Melting of polar ice is almost certainly one. Where the ice melts, the new, darker surface absorbs more heat from the sun, and so warms the planet. This is already happening. The second major source of positive feedback is water vapour. As this is responsible for a bigger slice of today's greenhouse effect than any other gas, including CO2, any change in the amount of moisture in the atmosphere is critical. A warmer world will evaporate more water from the oceans, giving an extra push to warming. But there is a complication. Some of the water vapour will turn to cloud, and the net effect of cloudier skies on heat coming in and going out is far from clear. Clouds reflect energy from the sun back into space, but they also trap heat radiated from the surface, especially at night. Whether warming or cooling predominates depends on the type and height of clouds. The IPCC calculates that the combined effect of extra water vapour and clouds will increase warming, but accepts that clouds are the biggest source of uncertainty in the models.

    Sceptics who pounce on such uncertainties should remember, however, that they cut both ways. Indeed, new research based on thousands of different climate simulation models run using the spare computing capacity of idling PCs, suggest that doubling CO2 levels could increase temperatures by as much as 11 °C (Nature, vol 434, p 403).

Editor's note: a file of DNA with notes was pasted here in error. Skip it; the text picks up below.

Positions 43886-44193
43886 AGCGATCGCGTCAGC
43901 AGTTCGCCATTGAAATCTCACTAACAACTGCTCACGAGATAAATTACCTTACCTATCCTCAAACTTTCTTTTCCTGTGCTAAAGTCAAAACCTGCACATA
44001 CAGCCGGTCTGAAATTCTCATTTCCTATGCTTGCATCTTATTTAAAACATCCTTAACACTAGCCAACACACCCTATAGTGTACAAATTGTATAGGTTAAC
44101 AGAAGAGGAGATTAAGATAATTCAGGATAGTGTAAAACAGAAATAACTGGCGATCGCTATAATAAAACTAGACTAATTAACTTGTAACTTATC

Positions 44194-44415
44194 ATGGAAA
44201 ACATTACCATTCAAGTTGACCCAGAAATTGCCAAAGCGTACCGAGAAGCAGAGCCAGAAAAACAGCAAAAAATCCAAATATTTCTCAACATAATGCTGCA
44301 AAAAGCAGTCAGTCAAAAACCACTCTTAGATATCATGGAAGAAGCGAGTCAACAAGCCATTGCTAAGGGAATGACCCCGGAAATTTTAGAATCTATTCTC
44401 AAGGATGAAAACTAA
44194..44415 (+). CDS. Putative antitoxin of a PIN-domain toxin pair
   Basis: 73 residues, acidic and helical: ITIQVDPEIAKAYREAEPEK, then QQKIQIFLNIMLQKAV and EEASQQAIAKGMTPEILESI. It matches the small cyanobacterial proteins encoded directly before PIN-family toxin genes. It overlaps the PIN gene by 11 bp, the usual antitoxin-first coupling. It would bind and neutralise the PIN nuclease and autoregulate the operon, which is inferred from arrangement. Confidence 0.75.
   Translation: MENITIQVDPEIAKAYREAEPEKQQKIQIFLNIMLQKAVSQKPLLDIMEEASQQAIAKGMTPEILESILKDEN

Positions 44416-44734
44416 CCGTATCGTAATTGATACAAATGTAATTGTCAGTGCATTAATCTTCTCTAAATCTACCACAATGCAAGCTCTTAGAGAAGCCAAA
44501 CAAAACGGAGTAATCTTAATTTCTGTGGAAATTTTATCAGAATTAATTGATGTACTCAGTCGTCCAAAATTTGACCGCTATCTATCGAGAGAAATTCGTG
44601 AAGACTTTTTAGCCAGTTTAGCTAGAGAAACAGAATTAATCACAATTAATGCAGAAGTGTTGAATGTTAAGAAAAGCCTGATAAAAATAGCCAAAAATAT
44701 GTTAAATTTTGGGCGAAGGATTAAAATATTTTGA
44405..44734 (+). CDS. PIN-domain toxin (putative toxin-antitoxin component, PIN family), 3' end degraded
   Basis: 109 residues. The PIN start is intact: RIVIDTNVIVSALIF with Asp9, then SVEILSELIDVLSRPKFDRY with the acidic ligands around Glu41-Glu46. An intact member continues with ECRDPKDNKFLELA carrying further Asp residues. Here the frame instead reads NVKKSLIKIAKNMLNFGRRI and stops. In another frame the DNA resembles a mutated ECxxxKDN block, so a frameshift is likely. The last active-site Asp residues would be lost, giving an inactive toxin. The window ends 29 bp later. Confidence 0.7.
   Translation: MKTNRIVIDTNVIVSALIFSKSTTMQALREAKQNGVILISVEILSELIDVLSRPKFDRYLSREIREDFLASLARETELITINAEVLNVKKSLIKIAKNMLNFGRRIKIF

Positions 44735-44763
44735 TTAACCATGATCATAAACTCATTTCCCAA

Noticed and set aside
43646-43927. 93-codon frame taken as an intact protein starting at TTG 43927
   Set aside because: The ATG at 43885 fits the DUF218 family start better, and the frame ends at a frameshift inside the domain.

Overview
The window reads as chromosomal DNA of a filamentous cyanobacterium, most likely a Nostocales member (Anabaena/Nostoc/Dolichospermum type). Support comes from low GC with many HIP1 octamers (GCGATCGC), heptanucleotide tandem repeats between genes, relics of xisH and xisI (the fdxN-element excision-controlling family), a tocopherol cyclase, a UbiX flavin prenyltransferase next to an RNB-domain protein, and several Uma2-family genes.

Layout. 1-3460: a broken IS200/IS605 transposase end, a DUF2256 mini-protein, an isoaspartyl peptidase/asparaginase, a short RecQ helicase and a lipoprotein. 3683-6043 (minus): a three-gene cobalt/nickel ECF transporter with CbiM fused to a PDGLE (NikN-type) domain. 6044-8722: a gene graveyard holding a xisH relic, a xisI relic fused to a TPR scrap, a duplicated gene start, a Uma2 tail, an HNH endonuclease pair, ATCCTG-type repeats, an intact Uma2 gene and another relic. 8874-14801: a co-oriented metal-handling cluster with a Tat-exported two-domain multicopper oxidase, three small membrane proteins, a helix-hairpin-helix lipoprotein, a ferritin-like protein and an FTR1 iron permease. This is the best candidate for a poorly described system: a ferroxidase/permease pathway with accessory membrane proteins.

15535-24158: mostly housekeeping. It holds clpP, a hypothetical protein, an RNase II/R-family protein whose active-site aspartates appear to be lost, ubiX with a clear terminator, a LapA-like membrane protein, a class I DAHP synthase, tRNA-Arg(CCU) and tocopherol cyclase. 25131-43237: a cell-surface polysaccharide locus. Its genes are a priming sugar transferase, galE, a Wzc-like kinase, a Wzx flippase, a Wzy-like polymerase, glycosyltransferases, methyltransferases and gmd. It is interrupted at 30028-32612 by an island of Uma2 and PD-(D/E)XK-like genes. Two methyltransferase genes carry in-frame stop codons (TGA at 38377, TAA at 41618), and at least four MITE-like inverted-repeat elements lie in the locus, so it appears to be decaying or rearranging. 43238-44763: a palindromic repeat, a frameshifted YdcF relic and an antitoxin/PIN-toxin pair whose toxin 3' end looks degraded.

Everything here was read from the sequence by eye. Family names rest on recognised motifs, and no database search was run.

Recent analysis suggests that clouds could have a more powerful warming effect than once thought - possibly much more powerful (New Scientist, 24 July 2004, p 44). And there could be other surprise positive feedbacks that do not yet feature in the climate models. For instance, a release of some of the huge quantities of methane, a potent greenhouse gas, that are frozen into the Siberian permafrost and the ocean floor could have a catastrophic warming effect. And an end to ice formation in the Arctic could upset ocean currents and even shut down the Gulf Stream - the starting point for the blockbuster movie The Day After Tomorrow.